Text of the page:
10:00 AM. Sunday school. The words to the song of the day are written in permanent maker on oak tag and placed on an easel for all to follow along. Mrs. Breyer In a dark brown perm, Coke bottle glasses and a green print dress is belting out the lyrics sung to the tune of “Bringing in the Sheaves.”
There were twelve disciples Jesus called to help him:
James his brother John
James the son of Alphaeus
He has called us too. He has called us too. We are his disciples. I am one and you. He has called us too. He has called us too. We are his disciples and there’s work to do.
12:00 PM. Home to Sunday dinner—always a roast set on a timer with potatoes, always mashed, plus a green vegetable and molded Jello salad. Always with Grandmother Carey sitting at the end of the table where Mommy usually sits. Grandmother Carey always in a natty suit with a silk shirt and size 4 ½ matching pumps in natural, navy, or black depending on the color of her outfit. Then finally, after asking to be excused, out the door to play.
By 7:00 PM we are usually reassembled, without Grandmother Carey, around the coffee table in the living room for a snack supper in front of Walt Disney’s Wonderful World of Color. Tonight there is the usual platter of celery sticks and banana slices slathered with peanut butter, Triscuits capped with Cracker Barrel, Ritz crackers sprayed with Cheez Whiz, and a glass of ginger ale. But Grandmother is still with us, sitting in her rocker by the fireplace. And just as Tinker Bell waves her magic wand above the castle, Daddy turns off the TV. Something is horribly wrong.
I’ve felt it all day. The Sunday school basement so clammy and damp. The sun not shinning, but so hot that even swinging on Helen Thompson’s big swing couldn’t cool me off. Out the window the sky is the same color as my healing black eyes. The sick yellowy purple presses closer and closer to the horizon until I feel the breath being sucked out of the room.
Daddy takes my hand and leads Bruce, Grandmother, and I past the front windows where leaves are plastered to the screen, towards the kitchen where Mommy leaves the sink full of dirty dishes to join us, through the den where the pages to the First National calendar flip through all twelve months in twelve seconds and pull the thumb tack right out of the wall. Daddy stands at the top of the basement stairs until we are all secure in the rec room, separated from the outside windows in his workshop and Mommy’s laundry by knotty pine paneling. Before he pulls the door closed, I see the papers on his desk take flight like wild, white birds. Then the lights go out. Daddy clicks on his big aluminum flashlight. Grandmother perches on the edge of the black vinyl couch between me and Bruce. Mommy and Daddy find their way to the wicker chairs on either side of the bookcase loaded with a hundred pounds of National Geographics. Shadows play against our faces, as we wait.
It seems like only a moment, but when we go back upstairs, the world as I knew it is gone. Our woodsy backyard is a tangle of giant pick-up sticks. The tallest oaks toppled. Their smallest root hairs ripped from the earth. Red maples snapped in half. Birches bent to the ground. My tree fort has vanished. Across the street, the Diffendorf’s roof is missing. Mr. Diffendorf’s motorboat is in the Mulligan’s sandbox rolled on its side. Bentley Road is impassable, crisscrossed with at least a dozen tree trunks. At the far end of the street Mr. and Mrs. Snell open their front door and stand on their stoop, their hands on Peter’s shoulders. Mr. Thompson stands by his gladiolas crushed by fallen branches. Mr. Mulligan, chain saw in hand, opens his garage door, and all five little Mulligans pour into the yard. And so it begins, the block party prompted by disaster. Every father on the street, except Howard Tuthill, the Channel Six weather man, is in his khaki work pants buzzing through branches as kids haul them away to make forts and nests like feral animals.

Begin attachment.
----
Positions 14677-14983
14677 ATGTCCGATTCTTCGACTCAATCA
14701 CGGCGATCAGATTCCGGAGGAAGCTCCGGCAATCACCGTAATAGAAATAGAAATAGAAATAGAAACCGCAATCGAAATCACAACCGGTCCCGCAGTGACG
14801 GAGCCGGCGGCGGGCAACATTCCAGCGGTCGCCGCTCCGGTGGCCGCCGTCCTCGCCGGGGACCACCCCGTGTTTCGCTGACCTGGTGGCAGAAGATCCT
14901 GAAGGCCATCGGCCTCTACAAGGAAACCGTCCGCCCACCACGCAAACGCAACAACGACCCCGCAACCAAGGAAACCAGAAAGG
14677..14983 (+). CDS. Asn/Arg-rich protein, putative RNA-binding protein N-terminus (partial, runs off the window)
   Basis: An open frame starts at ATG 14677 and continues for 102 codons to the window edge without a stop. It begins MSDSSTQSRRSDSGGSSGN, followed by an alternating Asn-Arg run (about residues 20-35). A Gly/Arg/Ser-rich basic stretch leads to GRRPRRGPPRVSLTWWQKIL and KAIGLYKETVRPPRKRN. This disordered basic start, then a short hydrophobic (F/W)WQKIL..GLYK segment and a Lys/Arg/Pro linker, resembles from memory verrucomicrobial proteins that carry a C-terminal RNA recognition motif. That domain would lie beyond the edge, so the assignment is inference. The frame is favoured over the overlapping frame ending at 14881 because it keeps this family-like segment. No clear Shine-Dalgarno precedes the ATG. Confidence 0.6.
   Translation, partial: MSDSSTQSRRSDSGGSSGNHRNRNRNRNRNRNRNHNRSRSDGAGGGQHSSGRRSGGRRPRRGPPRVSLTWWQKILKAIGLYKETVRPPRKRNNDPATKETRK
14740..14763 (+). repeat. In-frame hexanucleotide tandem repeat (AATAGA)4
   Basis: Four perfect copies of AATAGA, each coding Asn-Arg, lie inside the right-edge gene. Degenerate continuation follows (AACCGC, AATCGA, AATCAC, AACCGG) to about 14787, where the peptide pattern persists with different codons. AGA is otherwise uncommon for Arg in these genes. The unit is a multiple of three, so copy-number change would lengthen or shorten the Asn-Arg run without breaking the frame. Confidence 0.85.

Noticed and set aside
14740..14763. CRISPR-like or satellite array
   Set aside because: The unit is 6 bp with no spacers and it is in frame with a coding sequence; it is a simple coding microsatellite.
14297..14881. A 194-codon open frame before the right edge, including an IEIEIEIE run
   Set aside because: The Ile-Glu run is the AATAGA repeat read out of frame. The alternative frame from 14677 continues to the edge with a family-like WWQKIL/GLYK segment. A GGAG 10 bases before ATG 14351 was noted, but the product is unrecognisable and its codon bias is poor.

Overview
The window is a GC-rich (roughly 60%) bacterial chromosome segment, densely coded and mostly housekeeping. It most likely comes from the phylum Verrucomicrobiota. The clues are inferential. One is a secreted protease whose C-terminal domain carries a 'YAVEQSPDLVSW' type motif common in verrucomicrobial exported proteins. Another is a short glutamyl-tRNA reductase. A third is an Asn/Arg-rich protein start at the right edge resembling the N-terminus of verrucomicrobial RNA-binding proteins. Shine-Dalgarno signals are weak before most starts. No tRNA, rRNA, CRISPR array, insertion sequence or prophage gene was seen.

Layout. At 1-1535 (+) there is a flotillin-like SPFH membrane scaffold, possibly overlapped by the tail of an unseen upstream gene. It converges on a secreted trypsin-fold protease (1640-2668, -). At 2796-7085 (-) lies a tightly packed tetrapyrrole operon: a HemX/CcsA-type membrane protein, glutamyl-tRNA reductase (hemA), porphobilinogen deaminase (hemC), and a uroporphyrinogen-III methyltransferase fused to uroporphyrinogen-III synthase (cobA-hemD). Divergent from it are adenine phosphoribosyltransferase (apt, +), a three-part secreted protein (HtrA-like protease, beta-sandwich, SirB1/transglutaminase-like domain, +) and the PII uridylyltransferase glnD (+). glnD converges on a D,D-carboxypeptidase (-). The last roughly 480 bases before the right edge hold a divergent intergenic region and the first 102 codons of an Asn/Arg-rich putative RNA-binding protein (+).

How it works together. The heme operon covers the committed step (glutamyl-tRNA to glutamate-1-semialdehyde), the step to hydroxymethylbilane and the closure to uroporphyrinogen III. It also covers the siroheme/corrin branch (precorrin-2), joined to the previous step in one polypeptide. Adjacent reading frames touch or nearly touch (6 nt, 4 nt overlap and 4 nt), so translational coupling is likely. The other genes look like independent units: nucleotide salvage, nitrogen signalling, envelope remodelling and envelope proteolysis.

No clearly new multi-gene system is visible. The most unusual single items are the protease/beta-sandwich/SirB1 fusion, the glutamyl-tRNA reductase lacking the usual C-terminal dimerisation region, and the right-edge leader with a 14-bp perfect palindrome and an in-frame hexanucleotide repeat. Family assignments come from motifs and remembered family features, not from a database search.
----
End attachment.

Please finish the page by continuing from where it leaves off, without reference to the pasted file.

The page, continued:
The road is cleared before the September sun goes down, and Daddy loads us all in the black Ford station wagon. We drive down River Road where Howard reports the worst damage was done. Low along the banks of the Mohawk, we witness the power of the winds. A wide serpentine swath of forest is flattened, mowed down like a field of wheat. Giant willows, with roots deep in bottom land, harvested like blades of grass. Where once there were acre upon acre of swamp maples and skunk cabbage, nothing is left standing, nothing too big to fall. Daddy says tornados are like that, brutal yet specific in their destruction.
Monday morning during show and tell, Miss La Fontaine asks us to tell our stories about the storm. Betsy Greenleaf says her horse barn is okay and so is her filly, Daylight. I say my tree fort is nowhere to be found, but I took Fritz, my cinnamon bear, to the basement and he is fine. Miss LaFontaine concludes with the fact that Butch Labrie will be absent until further notice. She’s received word that he’s moved in with his aunt and uncle in Rotterdam while the damage to his house is repaired. I know where the school bus drops Butch off on River Road, and his house needed fixing before the tornado. I’d be happy to live with my Aunt and Uncle and my cousin Donna and not go to school!
At six, how shielded I am from the adult world’s cyclonic distress. I have no understanding that bringing in the sheaves means that wheat must first be cut down, that harvest always requires destruction, uprooting, especially the harvest of souls. But my Daddy, my defender has proved capable of turning a deadly tornado into a lesson of undying love, leading me away from danger I wasn’t even aware of. His love nailed to my heart in readiness to receive the love of Christ nailed to a cross. How many trees must fall to make the sturdy oak tag of a disciple?